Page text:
"... she pulled him down among the cushions where her women had laid her (she was so worn and old) and made him bury his face in that astonishing composition - she had not changed her dress for a month - which smelt for all the world, he thought, recalling his boyish memory, like some old cabinet at home where his mother's furs were stored. He rose, half-suffocated from the embrace. 'This,' she breathed, 'is my victory!' - even as a rocket roared up and dyed her cheeks scarlet."As incident upon incident such as these pile up and prompt laughter from some readers and annoyance in others, the changes begin to occur within the novel, outwardly a matter of life experience seasoning and maturing Orlando, represented by the shifting attachment to nature compared with the previously exemplified detachment. All of this accomplished in a flow of language that is steady and smooth and irresistible. I always think of the word "fluidity" in conjunction with Orlando. Not just the language utilized to tell the story but as an end goal for Orlando as writer. And in terms of the fluidity of gender roles and sexuality, that we can easily float from one position to another. An embrace of androgyny in the sense that male and female are portrayed as the same until they put on both the literal and figurative societal trappings of gender. All floating toward love and friendship and poetry. With only the family home serving as a constant with its 365 bedrooms (the days of the year) and its 52 stairways (the weeks of the year).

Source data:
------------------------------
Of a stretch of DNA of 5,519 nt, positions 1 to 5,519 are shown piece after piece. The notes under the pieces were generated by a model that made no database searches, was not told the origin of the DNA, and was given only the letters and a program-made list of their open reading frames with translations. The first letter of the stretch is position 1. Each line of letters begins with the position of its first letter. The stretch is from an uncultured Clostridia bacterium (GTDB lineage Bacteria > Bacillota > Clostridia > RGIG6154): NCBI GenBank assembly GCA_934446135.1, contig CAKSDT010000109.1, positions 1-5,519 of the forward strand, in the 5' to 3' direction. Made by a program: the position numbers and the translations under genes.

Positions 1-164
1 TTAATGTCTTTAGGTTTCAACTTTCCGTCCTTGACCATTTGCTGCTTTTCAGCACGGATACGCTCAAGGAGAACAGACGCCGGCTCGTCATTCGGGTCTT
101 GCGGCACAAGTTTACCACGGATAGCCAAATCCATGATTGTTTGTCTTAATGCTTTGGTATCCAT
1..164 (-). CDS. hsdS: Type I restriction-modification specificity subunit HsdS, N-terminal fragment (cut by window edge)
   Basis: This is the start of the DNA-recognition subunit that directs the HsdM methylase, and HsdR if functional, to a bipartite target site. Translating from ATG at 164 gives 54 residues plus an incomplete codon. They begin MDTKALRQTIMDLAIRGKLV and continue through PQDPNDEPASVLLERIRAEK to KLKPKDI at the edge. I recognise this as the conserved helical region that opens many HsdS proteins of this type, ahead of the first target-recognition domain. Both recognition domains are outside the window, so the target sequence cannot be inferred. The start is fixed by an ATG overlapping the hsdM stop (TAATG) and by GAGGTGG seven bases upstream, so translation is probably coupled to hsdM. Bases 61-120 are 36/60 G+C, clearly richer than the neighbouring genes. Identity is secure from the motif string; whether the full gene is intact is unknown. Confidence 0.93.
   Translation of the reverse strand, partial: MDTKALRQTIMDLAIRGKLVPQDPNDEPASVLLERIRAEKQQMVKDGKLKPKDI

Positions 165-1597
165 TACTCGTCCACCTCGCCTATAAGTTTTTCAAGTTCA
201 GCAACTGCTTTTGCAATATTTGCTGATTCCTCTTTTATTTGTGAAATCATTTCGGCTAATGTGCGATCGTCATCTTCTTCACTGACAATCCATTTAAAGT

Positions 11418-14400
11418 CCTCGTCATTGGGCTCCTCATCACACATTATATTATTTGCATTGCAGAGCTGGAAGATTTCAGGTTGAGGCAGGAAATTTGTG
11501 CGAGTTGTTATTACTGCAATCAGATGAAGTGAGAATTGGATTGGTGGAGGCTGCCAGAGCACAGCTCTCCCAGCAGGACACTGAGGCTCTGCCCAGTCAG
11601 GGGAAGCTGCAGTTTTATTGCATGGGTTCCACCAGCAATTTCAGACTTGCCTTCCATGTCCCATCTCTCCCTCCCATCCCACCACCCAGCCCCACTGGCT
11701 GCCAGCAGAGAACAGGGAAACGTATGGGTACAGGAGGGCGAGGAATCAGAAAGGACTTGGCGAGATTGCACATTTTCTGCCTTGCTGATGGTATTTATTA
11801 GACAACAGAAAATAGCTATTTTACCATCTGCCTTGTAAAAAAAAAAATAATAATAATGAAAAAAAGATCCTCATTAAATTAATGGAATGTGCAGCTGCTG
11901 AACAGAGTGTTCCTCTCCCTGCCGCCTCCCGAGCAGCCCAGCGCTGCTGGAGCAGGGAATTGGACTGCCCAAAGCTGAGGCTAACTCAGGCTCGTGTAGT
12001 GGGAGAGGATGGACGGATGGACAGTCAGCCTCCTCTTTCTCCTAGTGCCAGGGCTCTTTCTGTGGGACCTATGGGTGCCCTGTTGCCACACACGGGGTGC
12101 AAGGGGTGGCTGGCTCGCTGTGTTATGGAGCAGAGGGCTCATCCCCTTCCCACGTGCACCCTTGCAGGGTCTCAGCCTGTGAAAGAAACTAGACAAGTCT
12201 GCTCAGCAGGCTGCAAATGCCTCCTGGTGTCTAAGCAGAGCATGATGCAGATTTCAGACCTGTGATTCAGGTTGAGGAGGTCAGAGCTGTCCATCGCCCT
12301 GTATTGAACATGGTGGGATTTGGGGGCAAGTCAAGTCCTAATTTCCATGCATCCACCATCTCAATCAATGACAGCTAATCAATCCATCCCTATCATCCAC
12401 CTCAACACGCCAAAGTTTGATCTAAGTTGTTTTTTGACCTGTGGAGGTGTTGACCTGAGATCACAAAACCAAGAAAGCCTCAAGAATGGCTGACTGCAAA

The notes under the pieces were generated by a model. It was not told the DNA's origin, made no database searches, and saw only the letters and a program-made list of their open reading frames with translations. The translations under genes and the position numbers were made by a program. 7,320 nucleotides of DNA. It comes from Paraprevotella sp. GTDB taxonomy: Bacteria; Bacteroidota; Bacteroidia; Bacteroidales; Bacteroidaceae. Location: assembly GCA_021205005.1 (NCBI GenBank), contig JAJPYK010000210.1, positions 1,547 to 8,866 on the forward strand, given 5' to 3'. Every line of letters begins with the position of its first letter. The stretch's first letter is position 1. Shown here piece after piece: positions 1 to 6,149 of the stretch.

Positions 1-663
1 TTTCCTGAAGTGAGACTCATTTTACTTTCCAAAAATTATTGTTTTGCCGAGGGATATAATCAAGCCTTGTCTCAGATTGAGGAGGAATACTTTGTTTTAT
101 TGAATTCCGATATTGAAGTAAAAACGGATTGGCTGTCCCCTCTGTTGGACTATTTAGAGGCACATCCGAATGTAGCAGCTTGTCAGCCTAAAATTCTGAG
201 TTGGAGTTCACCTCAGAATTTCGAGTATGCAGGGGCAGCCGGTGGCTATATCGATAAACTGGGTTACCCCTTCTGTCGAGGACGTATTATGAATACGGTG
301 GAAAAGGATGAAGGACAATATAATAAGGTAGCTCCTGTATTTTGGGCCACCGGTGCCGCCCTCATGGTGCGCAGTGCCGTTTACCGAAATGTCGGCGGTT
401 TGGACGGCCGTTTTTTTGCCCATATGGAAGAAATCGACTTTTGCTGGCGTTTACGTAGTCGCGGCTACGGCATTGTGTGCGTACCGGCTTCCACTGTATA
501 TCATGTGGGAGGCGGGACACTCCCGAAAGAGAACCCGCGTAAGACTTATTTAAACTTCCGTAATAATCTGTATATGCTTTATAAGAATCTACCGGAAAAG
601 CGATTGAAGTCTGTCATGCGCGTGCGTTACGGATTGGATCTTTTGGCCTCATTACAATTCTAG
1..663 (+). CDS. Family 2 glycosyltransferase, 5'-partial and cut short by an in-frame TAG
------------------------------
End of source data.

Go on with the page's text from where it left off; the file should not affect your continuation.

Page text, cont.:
Now if you have read Orlando, you know what I am saying here already. If you have not, then I hope you might want to read of the exploits of the protagonist who lives over three hundred years in the book but never ages beyond her mid-thirties. Who beds a queen and falls in love at the drop of a hat with both men and women, and journeys the globe as both aristocrat and gipsy. Who arrives back home to finally produce both personally and professionally and end the unnatural passage of time.
In college, fellow Woolf lovers would mock me a bit for saying that Orlando was my favorite Woolf novel. So many see it as the throw-away novel, something to pass the time in between her more serious works of literature. But I have always loved the joy in the novel. I always laugh out loud reading it. And let's be honest, how many glimpses of Woolf do we have as playful and kicking up her heels as she said? So I have finished another re-read of the novel and once again feel as if I have just had an amazing playdate - with Virginia Woolf. How great does that sound?
This is the third stop for Woolf in Winter. If you would like to join us for one more Woolf novel, Claire is playing host for The Waves on February 26. I will attempt to keep a running list of Orlando posts below as they appear. As always, thanks for joining the conversation.
Claire at Kiss a Cloud
Emily at Evening All Afternoon
Nymeth at Things Mean a Lot
Lena at Save Ophelia
Nicole at Bibliographing
Jason at Moored at Sea
Julia at A Number of Things
Amy at New Century Reading
Lourdes at Pisti Totol ~ Black Bird
Anthony at Times Flow Stemmed
Bellezza at Dolce Bellezza
Victoria at Books and Baked Goods
Richard at Caravana de recuerdos
Karen at Bookbath
Eva at A Striped Armchair
ds at Third-Storey Window
Violet at Still Life With Books